This month’s cover, “Santa Claus in a Hot Air Balloon” (30 in. by 26 in.) by Frank Earle Schoonover, sold for $57,812.50 at Heritage’s recent Illustration Art Auction in New York on Oct. 26, 2013. Schoonover presents the instantly recognizable modern image of Santa Claus, which became popular in the 19th century due to the significant influence of Clement Clarke Moore’s 1823 poem, “A Visit from St. Nicholas.” However, the actual origins of Santa Claus lie further back in history. 

Saint Nicholas was a 4th century Christian bishop in what’s now Turkey. He was renowned for his generosity and gift giving, famously offering dowries to the three daughters of an impoverished, but pious, man, so that they wouldn’t have to become prostitutes. 

Prior to Christianization, the Germanic peoples celebrated a midwinter event called “Yule.” It reputedly featured a number of spiritual occurrences, but was most notable for the “Wild Hunt,” a spectral procession led through the sky by the long bearded god Odin.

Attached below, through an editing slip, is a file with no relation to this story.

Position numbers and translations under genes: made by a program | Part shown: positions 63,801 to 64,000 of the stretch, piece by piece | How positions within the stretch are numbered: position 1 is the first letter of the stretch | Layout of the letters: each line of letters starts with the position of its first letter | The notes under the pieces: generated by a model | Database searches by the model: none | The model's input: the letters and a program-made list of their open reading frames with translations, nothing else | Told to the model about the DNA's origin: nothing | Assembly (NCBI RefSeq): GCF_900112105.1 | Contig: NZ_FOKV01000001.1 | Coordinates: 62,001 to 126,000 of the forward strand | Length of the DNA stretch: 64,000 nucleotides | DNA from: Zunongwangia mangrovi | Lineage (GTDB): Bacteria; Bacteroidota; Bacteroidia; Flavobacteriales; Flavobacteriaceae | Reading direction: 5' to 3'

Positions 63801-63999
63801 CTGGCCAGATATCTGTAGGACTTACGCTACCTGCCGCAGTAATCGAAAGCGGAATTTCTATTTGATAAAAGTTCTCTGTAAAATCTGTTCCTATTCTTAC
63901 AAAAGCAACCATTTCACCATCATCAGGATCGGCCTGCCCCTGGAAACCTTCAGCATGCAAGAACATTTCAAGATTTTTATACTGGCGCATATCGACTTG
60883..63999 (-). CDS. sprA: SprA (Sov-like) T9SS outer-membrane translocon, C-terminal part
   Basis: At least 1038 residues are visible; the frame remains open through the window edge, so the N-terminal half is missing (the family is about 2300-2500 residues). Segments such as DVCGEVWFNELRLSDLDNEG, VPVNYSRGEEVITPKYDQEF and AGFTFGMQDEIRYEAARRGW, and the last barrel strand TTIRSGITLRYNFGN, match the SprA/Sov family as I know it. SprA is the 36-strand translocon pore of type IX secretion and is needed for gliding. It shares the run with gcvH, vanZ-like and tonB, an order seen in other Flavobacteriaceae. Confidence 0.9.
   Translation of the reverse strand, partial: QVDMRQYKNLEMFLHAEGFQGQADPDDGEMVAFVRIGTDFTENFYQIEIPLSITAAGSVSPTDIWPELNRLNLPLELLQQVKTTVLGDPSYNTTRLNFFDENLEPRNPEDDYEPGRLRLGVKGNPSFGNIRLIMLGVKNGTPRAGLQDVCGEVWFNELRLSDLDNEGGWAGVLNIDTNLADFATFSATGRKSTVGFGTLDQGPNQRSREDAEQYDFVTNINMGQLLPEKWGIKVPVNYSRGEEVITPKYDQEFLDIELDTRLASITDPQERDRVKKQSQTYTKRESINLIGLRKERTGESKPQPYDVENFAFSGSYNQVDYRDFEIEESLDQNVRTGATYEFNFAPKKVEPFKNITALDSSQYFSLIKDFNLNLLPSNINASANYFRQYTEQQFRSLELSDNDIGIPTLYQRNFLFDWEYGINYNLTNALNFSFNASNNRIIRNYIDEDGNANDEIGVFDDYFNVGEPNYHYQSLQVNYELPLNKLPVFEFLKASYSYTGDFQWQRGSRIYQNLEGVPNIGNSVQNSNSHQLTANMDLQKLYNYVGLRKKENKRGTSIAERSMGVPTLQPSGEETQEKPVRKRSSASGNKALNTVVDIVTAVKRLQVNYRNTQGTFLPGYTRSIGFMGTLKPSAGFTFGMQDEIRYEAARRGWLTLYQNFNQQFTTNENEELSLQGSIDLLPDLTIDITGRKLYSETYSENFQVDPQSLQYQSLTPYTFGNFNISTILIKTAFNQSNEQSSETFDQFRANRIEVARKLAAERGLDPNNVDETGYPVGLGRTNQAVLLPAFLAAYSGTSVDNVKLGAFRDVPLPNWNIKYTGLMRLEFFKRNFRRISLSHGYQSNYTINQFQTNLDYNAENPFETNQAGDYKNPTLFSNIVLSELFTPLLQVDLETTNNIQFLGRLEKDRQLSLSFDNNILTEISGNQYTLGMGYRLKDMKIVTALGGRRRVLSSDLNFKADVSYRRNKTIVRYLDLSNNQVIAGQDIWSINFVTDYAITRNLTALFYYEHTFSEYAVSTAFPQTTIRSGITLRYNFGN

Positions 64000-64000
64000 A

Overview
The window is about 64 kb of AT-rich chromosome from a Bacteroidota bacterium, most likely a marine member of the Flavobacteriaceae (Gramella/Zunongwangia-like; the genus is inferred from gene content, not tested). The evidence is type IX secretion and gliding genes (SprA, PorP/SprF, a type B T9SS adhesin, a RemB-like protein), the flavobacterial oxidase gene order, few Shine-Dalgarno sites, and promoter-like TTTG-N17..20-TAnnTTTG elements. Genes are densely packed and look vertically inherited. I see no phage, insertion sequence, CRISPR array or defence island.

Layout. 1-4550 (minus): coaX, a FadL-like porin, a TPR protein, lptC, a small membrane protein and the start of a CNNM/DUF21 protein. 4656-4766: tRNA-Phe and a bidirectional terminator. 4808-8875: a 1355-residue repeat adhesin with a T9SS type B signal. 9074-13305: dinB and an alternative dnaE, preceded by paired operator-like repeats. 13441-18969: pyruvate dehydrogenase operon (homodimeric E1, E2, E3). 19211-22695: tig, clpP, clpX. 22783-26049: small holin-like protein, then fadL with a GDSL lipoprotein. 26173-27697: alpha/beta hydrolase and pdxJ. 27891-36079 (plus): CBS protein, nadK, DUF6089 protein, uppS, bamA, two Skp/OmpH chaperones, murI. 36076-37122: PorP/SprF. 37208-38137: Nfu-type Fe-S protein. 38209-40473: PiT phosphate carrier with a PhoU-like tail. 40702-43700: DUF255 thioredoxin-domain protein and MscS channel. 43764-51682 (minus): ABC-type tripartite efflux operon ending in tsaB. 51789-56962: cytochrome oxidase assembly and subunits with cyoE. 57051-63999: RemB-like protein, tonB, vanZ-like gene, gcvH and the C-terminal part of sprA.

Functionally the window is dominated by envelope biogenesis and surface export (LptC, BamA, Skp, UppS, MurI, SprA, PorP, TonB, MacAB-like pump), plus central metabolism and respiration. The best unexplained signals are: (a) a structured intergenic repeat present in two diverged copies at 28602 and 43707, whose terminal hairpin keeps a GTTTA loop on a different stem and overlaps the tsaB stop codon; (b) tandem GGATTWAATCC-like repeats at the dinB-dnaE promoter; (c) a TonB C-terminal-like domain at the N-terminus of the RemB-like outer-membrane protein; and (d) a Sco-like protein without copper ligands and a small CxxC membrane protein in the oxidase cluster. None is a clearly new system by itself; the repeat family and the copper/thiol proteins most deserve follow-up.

As Christianity spread westward, these images, among others, were amalgamated into the Scandinavian figure known as “Sinterklaas.” Sinterklaas has a long white beard, wears a red cape and maintains a book of notes about whether each child has been naughty or nice to administer his distribution of presents.

And just think, over all those years of giving, Santa never once filed a gift tax return!